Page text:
The films are heavy, intense and, more importantly, thought provoking.

Tory Russell makes no attempt to sugar coat the fact these films are “super-heavy” as we chat about the upcoming Amnesty International Film Festival that runs during the final weekend of November at The Old Fire Hall.

Triage follows Nobel Peace Prize winner Dr. James Orbinski when he was a field doctor during the Somali famine and the Rwandan genocide and how he was forced to decide who got treatment, who was given food and who got to live.

Missing Lives is one of a handful of short films being screened throughout the weekend.

The 14-minute short sheds light on the disappearance of more than 3,000 people in Chechyna since 1999 as part of the Russian military’s “counter-terrorism operations”.

In The Greatest Silence, American filmmaker Lisa F. Jackson looks at how rape is used as a weapon of war in the Congo and how tens of thousands of women and girls have been kidnapped, raped and tortured by soldiers from foreign militias and the Congolese army.

Russell, who’s been involved with Amnesty since high school, is coordinating this year’s festival which is running in conjunction with the Yukon Global Arts Jam and sees films from all over the world including Somalia, Venezuela, Iraq, Kenya, Tibet and Afghanistan.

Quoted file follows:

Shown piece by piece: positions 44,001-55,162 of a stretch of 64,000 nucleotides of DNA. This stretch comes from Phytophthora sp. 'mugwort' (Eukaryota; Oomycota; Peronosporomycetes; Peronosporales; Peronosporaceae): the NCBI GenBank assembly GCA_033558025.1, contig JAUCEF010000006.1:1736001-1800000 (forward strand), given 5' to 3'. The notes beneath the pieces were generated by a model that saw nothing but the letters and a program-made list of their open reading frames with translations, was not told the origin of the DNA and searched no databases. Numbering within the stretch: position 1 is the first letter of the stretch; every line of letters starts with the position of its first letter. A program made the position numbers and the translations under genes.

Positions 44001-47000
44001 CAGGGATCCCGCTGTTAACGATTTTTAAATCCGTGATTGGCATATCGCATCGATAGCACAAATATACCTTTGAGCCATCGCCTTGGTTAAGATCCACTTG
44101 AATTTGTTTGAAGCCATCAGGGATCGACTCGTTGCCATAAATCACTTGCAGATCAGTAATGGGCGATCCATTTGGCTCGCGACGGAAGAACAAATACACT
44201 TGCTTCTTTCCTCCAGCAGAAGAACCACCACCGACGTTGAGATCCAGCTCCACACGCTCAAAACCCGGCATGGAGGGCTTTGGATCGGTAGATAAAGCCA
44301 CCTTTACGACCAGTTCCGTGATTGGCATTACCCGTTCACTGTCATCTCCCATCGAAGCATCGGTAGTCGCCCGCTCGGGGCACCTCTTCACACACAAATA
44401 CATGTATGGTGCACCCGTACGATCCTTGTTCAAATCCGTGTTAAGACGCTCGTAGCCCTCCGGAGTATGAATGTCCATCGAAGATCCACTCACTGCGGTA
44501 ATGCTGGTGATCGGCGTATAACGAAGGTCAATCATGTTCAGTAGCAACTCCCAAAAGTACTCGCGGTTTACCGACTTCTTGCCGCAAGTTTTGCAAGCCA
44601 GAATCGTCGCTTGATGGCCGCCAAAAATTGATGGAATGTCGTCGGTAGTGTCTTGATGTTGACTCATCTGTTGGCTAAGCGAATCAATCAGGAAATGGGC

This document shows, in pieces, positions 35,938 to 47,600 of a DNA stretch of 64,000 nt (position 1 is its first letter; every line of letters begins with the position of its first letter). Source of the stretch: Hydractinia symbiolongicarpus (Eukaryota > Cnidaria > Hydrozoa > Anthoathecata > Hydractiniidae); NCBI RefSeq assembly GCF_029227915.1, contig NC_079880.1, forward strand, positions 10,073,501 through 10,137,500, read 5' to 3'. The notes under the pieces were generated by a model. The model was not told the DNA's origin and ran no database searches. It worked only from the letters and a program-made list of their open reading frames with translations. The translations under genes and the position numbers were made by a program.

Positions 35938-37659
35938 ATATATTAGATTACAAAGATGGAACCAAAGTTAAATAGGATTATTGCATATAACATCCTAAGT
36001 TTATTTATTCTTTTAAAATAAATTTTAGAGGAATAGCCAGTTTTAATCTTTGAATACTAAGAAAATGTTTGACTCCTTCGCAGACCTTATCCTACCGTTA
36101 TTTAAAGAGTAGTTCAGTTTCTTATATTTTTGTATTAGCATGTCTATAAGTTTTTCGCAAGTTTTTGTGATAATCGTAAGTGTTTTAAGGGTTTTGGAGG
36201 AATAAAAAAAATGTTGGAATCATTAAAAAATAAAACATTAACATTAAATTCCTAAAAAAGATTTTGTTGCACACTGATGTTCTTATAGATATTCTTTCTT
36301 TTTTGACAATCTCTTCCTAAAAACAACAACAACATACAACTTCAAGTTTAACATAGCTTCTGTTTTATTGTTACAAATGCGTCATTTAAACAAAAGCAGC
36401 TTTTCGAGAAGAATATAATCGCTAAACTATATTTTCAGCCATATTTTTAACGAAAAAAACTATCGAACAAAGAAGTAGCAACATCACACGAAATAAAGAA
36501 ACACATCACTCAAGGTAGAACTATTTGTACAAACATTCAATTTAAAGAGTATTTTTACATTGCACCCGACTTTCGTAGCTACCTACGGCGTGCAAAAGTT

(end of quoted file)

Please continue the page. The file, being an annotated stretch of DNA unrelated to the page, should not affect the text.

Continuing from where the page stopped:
Russell says while some people are afraid to look at these parts of the world, it is important and necessary to give people the option to be enlightened.

“A lot of people don’t want to hear or see these things,” said Russell. “But it’s a big world out there with shocking disparity and I would rather know.

“Every human right that we enjoy, even here in cushy cushy land, people fought for. It’s not a birthright anywhere on the planet. If you are a woman who votes, someone fought for that for you.”

All the films being shown at the festival are documentary style and Russell feels that is the best method for shedding light on the harsh realities taking place right now in many parts of the world.

“You get a longer in-depth story with documentaries,” explains Russell. “Mainstream media can give you headlines and generally they’re not that critical, but with these films it’s an opportunity to tell a full story independent from the constraints of mainstream media.”

As part of this year’s festival, Russell has arranged to have a local connection with some of the films.

Yukon Human Rights Commissioner Lois Moorcroft is familiar with the Congo and will be chairing a discussion following The Greatest Silence.

She has also arranged for Yukon Medical Health Officer Dr. Brendan Hanley to speak prior to the screening of Triage.

“This festival is excellent for engaging audiences and, with that, generating awareness and action,” says Russell. “It’s critical we continue to do that.”

The films show at The Old Fire Hall Friday, Nov. 28 at 7 p.m., with the doors opening at 6:30 p.m. They show again Saturday and Sunday with the doors opening at 12:30 p.m.

Admission is by donation and tickets are available at Well-Read Books or at the door.

Donations of non-perishable foods for Yukon families will also be accepted.